A survey conducted by the Fachhochschule für Oekonomie und Management (FOM) demonstrated that the work of executives and specialists is marked by above-average long working hours and regular work on weekends. About 400 executives and employees from the whole of Germany took part in this survey. 6% of those interviewed were self-employed entrepreneurs, 29% executives and 65% employees without personnel responsibility.
The survey also revealed that it is not only the respective position of respondents which determines weekly working hours, but also company size. Another interesting fact: the bigger the company, the smaller the amount of weekly working hours. In particular employees in small companies with up to ten staff work significantly longer than in major companies with more than 100 employees.
Executives and specialists work particularly many hours in Germany. More than 70% of respondents worked at least 40 hours each week. 33% of these work an amount of up to 45 weekly hours. Almost 30% work between 45 and 60 hours each week. And 8% of those executives interviewed even worked more than 60 hours.
Striking is the fact that executives and specialists work regularly on Saturdays too. 55% of respondents said to also work on Saturdays. 27% work at least on one Saturday per month, about 14% even on two or more Saturdays each month. Saturdays are also increasingly used for further training. Furthermore, working hours also correlate with the position in the hierarchy of a company: Self-employed people on average work about 52 hours each week and on 19 Saturdays per year. Executives on average work 50 hours each week and on 13 Saturdays per year, whereas employees without personnel responsibility work 41 hours each week and on 8 Saturdays per year.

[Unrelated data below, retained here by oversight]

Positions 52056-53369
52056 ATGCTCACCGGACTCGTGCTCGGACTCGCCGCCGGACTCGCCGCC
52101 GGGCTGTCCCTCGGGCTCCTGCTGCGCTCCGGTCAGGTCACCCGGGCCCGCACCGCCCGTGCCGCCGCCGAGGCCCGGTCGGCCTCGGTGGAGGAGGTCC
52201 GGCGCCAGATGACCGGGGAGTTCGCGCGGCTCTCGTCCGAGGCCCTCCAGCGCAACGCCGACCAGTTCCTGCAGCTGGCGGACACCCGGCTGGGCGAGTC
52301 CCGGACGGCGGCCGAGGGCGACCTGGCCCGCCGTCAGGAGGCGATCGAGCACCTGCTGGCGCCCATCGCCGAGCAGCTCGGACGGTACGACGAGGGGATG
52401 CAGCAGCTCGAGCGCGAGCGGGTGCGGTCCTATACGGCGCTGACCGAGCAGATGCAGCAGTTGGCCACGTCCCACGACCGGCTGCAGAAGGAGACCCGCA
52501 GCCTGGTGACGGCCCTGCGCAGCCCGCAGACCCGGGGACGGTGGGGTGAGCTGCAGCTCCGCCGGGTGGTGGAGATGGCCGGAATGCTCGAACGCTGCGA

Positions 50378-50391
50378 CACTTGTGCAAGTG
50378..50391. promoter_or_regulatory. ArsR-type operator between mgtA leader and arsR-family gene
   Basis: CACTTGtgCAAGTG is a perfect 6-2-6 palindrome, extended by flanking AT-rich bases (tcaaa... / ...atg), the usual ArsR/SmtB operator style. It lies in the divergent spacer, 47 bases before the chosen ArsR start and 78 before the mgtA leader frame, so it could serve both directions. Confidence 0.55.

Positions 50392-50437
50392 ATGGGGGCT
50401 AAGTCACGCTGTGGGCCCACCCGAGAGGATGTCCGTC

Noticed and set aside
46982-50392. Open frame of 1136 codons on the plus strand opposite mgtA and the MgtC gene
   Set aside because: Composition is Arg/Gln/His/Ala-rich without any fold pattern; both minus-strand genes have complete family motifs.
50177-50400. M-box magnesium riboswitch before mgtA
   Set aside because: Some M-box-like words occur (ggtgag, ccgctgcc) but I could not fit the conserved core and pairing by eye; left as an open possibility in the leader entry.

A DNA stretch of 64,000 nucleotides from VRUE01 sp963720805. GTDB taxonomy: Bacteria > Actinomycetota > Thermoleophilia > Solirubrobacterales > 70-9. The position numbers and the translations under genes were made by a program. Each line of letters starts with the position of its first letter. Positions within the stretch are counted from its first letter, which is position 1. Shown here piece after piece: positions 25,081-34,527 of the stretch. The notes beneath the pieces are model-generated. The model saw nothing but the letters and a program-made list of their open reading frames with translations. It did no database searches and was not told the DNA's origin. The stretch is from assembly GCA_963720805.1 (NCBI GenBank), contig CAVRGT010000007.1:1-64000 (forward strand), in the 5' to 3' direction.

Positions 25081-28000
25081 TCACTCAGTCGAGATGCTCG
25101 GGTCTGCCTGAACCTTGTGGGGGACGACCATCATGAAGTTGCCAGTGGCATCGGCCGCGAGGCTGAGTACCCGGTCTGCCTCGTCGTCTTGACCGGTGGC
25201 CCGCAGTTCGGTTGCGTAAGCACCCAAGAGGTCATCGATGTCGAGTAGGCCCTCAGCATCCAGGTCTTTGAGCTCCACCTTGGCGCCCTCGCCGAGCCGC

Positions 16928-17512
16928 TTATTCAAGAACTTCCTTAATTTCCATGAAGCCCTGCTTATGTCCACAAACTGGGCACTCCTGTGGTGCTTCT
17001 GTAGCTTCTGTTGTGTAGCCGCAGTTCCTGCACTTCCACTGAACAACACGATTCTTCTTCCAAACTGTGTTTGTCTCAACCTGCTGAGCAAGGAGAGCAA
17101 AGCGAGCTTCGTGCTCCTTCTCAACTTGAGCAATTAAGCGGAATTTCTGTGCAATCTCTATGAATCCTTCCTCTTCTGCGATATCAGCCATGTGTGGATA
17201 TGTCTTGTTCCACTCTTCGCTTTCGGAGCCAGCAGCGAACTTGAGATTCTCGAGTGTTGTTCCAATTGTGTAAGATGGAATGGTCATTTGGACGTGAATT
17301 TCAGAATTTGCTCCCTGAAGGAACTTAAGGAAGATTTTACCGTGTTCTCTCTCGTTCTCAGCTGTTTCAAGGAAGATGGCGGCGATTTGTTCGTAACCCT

Executives consider their individuel work load to be above average. Thus, 50% consider their work load to be high and 19% even very high. The organizer of the study, Prof. Dr. Marco Zimmer from the FOM Hamburg, puts this finding into perspective: “Despite the high work load those executives and future decision makers interviewed are most of the time satisfied with their professional success.” Most respondents (FOM) think that the amount of their holidays is “just right”.
An overwhelming majority of those interviewed recognize the importance of further education. Two thirds of respondents consider it to be “very important”, one third as “important”. This assessment reflects itself in the amount spent on professional further training: 68% said to spend much or very much time on further education.